Fannie Mae's Allison to head TARP?
Apr 14th 2009 10:30AM
Updated Dec 4th 2009 1:08PM
Fannie Mae CEO Herb Allison is likely to take over from Neel Kashkari, the former Goldman Sachs Group (GS) banker who brought his shiny pate to Congress to get kicked in another part of his anatomy for his handling of the Troubled Asset Relief Program (TARP). If approved, Allison's formal title will be Assistant Secretary for the Office of Financial Stability, which administers TARP. Under former Treasury Secretary Hank Paulson, TARP went from being a way to buy toxic assets to a source of capital for big banks -- whether they wanted it or not.
Now, Treasury Secretary Geithner wants to revive Paulson's original idea to the tune of a deeply flawed $1 trillion program to further enrich a handful of billionaire hedge fund and private equity honchos. And Geithner appears to have selected a very cold fish for that job -- a Yale philosophy major and Stanford MBA who lost out on the CEO's chair at Merrill Lynch a decade ago to the far more stock-broker-friendly David Komansky.
Allison went on to run the wealth-management division at Teacher's Insurance and Annuity Association - College Retirement Equity Fund (TIAA-CREF) -- boosting its total assets by 68 percent to $435 billion at the end of 2007. He got criticized there for bringing tough business discipline to a public-private institution, such as raising fees and cutting costs. From there he went to head Fannie Mae (FNM).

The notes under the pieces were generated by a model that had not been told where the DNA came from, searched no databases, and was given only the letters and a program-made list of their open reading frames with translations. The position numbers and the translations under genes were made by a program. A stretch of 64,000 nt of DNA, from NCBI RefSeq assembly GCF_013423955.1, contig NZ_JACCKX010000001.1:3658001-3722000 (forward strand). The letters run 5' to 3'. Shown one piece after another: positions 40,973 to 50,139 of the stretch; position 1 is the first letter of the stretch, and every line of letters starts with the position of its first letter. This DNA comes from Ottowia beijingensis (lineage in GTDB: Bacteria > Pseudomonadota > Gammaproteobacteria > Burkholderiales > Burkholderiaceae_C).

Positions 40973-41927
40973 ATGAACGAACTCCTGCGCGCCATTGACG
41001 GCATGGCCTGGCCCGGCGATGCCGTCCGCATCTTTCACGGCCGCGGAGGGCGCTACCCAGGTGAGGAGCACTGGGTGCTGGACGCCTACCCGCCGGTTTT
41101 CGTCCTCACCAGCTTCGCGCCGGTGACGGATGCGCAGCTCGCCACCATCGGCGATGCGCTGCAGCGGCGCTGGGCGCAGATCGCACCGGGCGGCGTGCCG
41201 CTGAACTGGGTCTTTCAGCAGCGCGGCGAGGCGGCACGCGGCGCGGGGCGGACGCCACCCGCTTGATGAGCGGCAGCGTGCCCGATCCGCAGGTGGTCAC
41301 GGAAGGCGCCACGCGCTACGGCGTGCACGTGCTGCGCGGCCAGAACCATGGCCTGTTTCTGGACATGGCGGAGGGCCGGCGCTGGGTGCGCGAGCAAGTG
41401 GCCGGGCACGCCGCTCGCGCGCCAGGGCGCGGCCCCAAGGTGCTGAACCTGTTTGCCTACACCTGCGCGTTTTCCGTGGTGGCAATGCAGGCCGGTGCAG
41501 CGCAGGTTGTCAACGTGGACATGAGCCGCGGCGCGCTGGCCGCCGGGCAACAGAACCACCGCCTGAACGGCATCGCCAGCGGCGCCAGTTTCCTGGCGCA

Allison has smarts but does he have the political skills needed to sell Congress on Geithner's toxic waste absorption plan? Can he find out how the TARP money is being spent by its recipients? Can he explain what benefits it's creating for the U.S.? Can he convince Congress to fork over even more taxpayer money -- maybe another $700 billion -- to pay for further capital injections?
I fear that he'll fumble due to his less than exemplary political skills. But we'll find out soon enough.
Peter Cohan is president of Peter S. Cohan & Associates. He also teaches management at Babson College. His eighth book is You Can't Order Change: Lessons from Jim McNerney's Turnaround at Boeing. He has no financial interest in Goldman Sachs securities.